Glycolysis has long been considered as the major metabolic process for energy production and anabolic growth in cancer cells. Although such a view has been instrumental for the development of powerful imaging tools that are still used in the clinics, it is now clear that mitochondria play a key role in oncogenesis. Besides exerting central bioenergetic functions, mitochondria provide indeed building blocks for tumor anabolism, control redox and calcium homeostasis, participate in transcriptional regulation, and govern cell death. Thus, mitochondria constitute promising targets for the development of novel anticancer agents. However, tumors arise, progress, and respond to therapy in the context of an intimate crosstalk with the host immune system, and many immunological functions rely on intact mitochondrial metabolism. Here, we review the cancer cell-intrinsic and cell-extrinsic mechanisms through which mitochondria influence all steps of oncogenesis, with a focus on the therapeutic potential of targeting mitochondrial metabolism for cancer therapy.
Dear Editor, The clustered regularly interspaced short palindromic repeat （CRISPR）/CRISPR-associated protein （Cas） system has revolutionized biomedical research and facilitated the development of new therapies based on genome editing . A major roadblock to achieve the therapeutic potential of the CRISPR/Cas system is the lack of a safe and effectiving in vivo delivery method.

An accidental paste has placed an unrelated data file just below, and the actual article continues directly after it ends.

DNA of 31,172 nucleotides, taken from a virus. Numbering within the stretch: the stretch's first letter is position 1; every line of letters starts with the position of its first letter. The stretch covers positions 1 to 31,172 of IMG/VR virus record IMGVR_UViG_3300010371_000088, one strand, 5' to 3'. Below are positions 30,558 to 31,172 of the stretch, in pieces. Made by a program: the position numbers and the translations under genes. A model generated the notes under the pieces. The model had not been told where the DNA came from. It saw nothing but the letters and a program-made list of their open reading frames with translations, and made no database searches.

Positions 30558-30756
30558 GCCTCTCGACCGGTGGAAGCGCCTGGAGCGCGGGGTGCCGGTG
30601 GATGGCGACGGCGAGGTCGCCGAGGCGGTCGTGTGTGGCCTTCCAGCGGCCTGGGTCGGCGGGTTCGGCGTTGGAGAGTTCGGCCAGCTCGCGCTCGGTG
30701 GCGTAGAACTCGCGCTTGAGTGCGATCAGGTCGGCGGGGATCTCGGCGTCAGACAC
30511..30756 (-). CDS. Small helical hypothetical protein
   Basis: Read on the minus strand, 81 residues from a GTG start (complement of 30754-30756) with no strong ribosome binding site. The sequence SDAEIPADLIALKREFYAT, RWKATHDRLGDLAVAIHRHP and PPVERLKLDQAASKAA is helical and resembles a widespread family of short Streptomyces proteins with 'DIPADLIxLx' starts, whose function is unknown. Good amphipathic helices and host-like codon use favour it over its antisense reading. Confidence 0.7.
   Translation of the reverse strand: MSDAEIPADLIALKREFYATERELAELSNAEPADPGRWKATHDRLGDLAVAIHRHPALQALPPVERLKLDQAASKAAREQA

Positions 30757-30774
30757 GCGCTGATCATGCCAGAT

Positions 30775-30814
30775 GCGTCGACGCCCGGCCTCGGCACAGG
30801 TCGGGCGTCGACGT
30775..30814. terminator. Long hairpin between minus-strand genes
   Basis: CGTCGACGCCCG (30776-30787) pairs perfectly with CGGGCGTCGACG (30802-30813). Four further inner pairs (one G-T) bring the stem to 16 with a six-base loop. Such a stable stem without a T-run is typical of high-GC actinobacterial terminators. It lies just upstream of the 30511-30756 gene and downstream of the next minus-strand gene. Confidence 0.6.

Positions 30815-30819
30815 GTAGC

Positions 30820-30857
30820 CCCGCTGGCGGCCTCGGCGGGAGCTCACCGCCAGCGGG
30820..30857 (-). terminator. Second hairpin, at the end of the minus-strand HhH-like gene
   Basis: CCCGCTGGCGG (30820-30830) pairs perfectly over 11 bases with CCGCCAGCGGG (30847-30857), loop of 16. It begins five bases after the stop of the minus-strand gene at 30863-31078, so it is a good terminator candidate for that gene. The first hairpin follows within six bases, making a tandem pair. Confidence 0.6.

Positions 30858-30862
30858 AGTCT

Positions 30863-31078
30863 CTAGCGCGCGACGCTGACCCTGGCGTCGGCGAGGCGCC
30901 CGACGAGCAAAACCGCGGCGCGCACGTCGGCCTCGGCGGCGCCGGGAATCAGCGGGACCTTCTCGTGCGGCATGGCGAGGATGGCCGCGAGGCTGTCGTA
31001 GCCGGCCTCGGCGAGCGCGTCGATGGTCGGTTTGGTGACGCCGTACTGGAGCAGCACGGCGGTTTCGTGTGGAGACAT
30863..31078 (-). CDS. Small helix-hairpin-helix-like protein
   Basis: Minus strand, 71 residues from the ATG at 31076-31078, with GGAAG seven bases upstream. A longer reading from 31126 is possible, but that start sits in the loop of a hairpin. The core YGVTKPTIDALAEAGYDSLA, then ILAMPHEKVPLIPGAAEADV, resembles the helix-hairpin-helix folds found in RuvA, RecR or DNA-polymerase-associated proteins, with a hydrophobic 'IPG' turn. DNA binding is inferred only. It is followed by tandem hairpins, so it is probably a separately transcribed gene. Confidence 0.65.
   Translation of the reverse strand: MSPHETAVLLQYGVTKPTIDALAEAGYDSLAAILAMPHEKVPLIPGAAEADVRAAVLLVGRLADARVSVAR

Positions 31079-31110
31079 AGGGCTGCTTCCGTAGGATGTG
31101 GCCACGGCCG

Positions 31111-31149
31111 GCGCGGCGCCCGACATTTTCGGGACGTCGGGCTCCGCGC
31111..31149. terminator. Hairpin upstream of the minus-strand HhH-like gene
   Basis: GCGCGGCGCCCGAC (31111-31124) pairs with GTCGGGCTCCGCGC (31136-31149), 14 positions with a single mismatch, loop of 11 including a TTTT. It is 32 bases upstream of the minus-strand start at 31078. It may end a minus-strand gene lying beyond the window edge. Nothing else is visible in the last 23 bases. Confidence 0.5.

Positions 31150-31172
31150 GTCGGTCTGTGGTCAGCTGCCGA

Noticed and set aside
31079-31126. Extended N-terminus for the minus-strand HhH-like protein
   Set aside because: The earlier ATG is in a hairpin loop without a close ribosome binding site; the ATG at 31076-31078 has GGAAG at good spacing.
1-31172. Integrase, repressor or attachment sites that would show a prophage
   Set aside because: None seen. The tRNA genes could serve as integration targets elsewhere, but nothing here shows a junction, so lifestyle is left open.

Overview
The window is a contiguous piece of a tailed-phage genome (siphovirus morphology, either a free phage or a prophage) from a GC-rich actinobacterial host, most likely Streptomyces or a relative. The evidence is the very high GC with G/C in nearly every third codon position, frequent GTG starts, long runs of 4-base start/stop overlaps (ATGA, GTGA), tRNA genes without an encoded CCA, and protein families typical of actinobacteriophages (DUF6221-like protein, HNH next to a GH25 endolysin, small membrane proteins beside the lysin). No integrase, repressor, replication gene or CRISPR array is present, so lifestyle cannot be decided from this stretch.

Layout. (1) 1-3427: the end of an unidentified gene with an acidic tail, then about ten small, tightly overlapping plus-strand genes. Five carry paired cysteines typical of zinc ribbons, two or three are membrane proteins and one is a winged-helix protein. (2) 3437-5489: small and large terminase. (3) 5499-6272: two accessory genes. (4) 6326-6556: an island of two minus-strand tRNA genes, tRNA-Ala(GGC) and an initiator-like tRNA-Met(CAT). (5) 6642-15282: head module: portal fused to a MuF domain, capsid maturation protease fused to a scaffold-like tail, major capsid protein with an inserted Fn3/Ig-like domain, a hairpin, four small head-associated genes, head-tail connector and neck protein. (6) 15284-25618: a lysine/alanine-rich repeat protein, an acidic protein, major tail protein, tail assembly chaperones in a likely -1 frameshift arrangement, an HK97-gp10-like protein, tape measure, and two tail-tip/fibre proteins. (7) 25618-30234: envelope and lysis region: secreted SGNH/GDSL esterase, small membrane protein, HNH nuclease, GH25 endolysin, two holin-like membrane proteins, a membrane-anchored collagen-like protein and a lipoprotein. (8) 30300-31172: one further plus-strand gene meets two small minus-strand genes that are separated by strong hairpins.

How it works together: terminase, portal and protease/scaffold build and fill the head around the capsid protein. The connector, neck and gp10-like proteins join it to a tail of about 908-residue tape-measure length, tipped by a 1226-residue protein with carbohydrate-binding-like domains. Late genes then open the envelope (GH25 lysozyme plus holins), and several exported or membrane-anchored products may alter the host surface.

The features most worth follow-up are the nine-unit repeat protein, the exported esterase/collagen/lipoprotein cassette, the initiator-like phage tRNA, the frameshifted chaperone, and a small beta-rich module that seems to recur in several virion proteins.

Certain low pathogenic avian influenza viruses can mutate to highly pathogenic viruses when they circulate in domestic poultry, at which point they can cause devastating poultry diseases and severe economic damage. The H7N9 influenza viruses that emerged in 2013 in China had caused severe human infections and deaths. However, these viruses were nonlethal in poultry. It is unknown whether the H7N9 viruses can acquire additional mutations during their circulation in nature and become lethal to poultry and more dangerous for humans. Here, we evaluated the evolution of H7N9 viruses isolated from avian species between 2013 and 2017 in China and found 23 different genotypes, 7 of which were detected only in ducks and were genetically distinct from the other 16 genotypes that evolved from the 2013 H7N9 viruses. Importantly, some H7N9 viruses obtained an insertion of four amino acids in their hemagglutinin （HA） cleavage site and were lethal in chickens. The index strain was not lethal in mice or ferrets, but readily obtained the 627K or 701N mutation in its PB2 segment upon replication in ferrets, causing it to become highly lethal in mice and ferrets and to be transmitted efficiently in ferrets by respiratory droplet. H7N9 viruses bearing the HA insertion and PB2 627K mutation have been detected in humans in China. Our study indicates that the new H7N9 mutants are lethal to chickens and pose an increased threat to human health, and thus highlights the need to control and eradicate the H7N9 viruses to prevent a possible pandemic.